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Grade Boosters for GCSE EnglishforAQA AKaren Blake Helen Clyde Margaret Mulheran Margaret NewmanHodder MurrayA MEMBER OF THE HODDER HEADLINE GROUP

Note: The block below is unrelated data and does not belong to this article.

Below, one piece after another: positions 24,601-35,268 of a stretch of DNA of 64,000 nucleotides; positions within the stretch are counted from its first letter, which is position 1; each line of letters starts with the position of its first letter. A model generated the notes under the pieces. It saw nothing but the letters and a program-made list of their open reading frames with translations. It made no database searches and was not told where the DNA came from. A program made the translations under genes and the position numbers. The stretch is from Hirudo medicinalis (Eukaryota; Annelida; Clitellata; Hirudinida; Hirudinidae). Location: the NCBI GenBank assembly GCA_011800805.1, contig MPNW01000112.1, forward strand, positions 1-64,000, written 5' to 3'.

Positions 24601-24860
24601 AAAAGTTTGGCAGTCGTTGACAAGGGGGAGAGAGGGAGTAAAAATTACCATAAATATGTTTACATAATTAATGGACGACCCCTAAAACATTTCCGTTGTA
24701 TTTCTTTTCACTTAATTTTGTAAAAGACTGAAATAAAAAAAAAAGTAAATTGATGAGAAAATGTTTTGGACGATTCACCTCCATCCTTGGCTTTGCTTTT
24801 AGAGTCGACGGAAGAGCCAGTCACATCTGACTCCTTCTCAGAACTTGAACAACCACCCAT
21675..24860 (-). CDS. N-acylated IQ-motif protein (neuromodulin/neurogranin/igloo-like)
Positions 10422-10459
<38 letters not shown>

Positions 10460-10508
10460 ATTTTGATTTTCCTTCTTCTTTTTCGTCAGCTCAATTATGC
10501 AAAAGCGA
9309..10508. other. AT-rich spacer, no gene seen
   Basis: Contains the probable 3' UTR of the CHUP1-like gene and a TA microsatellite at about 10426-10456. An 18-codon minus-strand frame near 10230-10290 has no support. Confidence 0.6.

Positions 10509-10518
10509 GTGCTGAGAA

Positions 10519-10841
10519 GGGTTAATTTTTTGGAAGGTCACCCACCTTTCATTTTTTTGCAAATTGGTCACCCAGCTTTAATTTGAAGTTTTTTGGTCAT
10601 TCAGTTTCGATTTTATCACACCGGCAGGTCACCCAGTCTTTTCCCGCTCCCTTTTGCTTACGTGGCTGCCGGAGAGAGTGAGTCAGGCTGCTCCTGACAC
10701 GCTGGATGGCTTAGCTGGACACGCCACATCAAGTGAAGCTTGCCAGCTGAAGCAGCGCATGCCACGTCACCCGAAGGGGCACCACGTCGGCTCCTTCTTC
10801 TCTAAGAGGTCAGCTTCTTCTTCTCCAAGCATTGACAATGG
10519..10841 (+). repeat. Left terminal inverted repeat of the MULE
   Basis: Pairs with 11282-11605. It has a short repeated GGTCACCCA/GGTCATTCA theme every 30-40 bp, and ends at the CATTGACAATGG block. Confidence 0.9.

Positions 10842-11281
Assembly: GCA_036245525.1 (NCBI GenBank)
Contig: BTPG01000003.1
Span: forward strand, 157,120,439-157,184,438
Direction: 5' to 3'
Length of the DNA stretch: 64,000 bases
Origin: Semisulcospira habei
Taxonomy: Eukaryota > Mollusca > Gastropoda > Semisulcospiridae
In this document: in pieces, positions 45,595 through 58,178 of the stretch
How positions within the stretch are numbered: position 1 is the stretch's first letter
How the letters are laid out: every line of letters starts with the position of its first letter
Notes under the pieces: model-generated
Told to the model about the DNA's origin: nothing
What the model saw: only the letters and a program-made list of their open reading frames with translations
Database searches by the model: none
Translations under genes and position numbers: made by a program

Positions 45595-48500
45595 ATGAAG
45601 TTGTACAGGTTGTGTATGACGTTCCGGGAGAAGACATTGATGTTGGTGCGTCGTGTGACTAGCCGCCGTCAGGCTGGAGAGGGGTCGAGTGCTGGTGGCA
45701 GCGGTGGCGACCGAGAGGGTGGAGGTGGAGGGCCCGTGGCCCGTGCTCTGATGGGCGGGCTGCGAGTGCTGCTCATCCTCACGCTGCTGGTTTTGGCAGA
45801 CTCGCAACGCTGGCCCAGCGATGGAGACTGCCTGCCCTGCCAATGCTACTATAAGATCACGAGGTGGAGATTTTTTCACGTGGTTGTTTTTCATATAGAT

The presence of the AQA logo on this text means that in AQA’s view this text meets the minimum qualitystandards necessary for AQA endorsement. However, the interests, aptitudes and expertise of teachers differ,and AQA recognises that every centre and every class is different. It is therefore up to the individual teacher tojudge whether or not this text will be useful in preparing their candidates for the course.The Publishers would like to thank the following for permission to reproduce copyright material:Copyright photos and images:p42 ‘Lypsyl’ advert, reproduced by kind permission from Novartis Consumer Health UK; p85 ‘Southern StopSmoking Centre’ leaflet, reproduced with thanks to Karen Stanley and Peter Bernfeld; p85 ‘Maya needs afriend like you’ leaflet Action Aid UK; p85 ‘Farmer Giles’ leaflet Farmer Giles Farmstead, Teffont,Salisbury, Wiltshire SP3 5QY; p87 ‘RNLI’ leaflet Royal National Lifeboat Institution; p.105 Wristbands YuiMoK/PA/Empics; p.111 Person eating a beetle Leon Schadeberg/Rex Features; p.112 Chocolate scorpionmuffins Rex Features.Copyright text and extract sources:p3 Cider with Rosie Laurie Lee 2002, Vintage; p4 Four Letters of Love Niall Williams 2000, Picador, an imprintof Macmillan; p6 ‘Bats’ by R Jarrett; p9 and pp231–33 ‘Cakes’ from How to be a Domestic Goddess by NigellaLawson, published by Chatto and Windus. Reprinted by permission of The Random House Group Ltd.; p11‘The trainers that help children kick the TV habit’ by Rebecca Barnard The Daily Mail; p22 ‘Student on USCrime Spree’, from the Daily Telegraph, 26 Feb 2005 reproduced by permission of Telegraph Group Ltd.;p30 ‘London to Brighton Bike Ride’, 19 Feb 2005 reproduced by permission of NI Syndication; pp51–52‘Music While You Homework’ by Sally Jones in The Times Sally Jones; p73 Editor’s letter, Spring/SummerEdition of Recycle Now – Compost at Home Newsletter, reproduced courtesy of WRAP (the Waste and ResourcesAction Programme); p94 List of facts kindly provided by Hooked on; p103 ‘Anti-bullying wristbandscheme backfires’ by Polly Curtis Guardian Newspapers Limited 2004; p104 ‘Wear your heart on your wristand show that you really, really care’ by Mick Hume, 15 February 2005, The Times reproduced bypermission of NI Syndication; p110–11 ‘Deep-fried tarantula, anyone?’ by Rebecca Ley, 16 April 2005, TheTimes reproduced by permission of NI Syndication; p112–13 ‘Grub’s up’ by Jane Maltby, March 2005 Flipside Magazine; p226 ’13-year-olds win award for “Fabulous Fiction” website’ by Michelle Pauli GuardianNewspapers Limited 2004; pp236–38 Fever Pitch Nick Hornby 2000, reproduced by permission of PenguinBooks Ltd.Every effort has been made to trace all copyright holders, but if any have been inadvertently overlooked thePublishers will be pleased to make the necessary arrangements at the first opportunity.Although every effort has been made to ensure that website addresses are correct at time of going to press,Hodder Murray cannot be held responsible for the content of any website mentioned in this book. It issometimes possible to find a relocated web page by typing in the address of the home page for a website in theURL window of your browser.Hodder Headline’s policy is to use papers that are natural, renewable and recyclable products and made fromwood grown in sustainable forests. The logging and manufacturing processes are expected to conform to theenvironmental regulations of the country of origin.Orders: please contact Bookpoint Ltd, 130 Milton Park, Abingdon, Oxon OX14 4SB. Telephone: (44) 01235827720. Fax: (44) 01235 400454. Lines are open 9.00 - 6.00, Monday to Saturday, with a 24-hour messageanswering service. Visit our website at Karen Blake, Helen Clyde, Margaret Mulheran, Margaret Newman 2006First published in 2006 byHodder Murray, an imprint of Hodder Education,a member of the Hodder Headline Group338 Euston RoadLondon NW1 3BHImpression numberYear10 9 8 7 6 5 4 3 2 12012 2011 2010 2009 2008 2007 2006All rights reserved. Apart from any use permitted under UK copyright law, the material in this publication iscopyright and cannot be photocopied or otherwise produced in its entirety or copied onto acetate withoutpermission. Electronic copying is not permitted. Permission is given to teachers to make limited copies ofindividual pages marked Hodder Murray 2006, for classroom distribution only, to students within their ownschool or educational institution. The material may not be copied in full, in unlimited quantities, kept onbehalf of others, distributed outside the purchasing institution, copied onwards, sold to third parties, or storedfor future use in a retrieval system. This permission is subject to the payment of the purchase price of the book.If you wish to use the material in any way other than as specified you must apply in writing to the Publisher atthe above address.Cover photo Jeff Vanuga/Corbis.Typeset in New Baskerville 12pt by DC Graphic Design Ltd.Printed in Great Britain by Hobbs the Printers Ltd, Hampshire.A catalogue record for this title is available from the British LibraryISBN-10: 0 340 91251 0ISBN-13: 978 0340 912515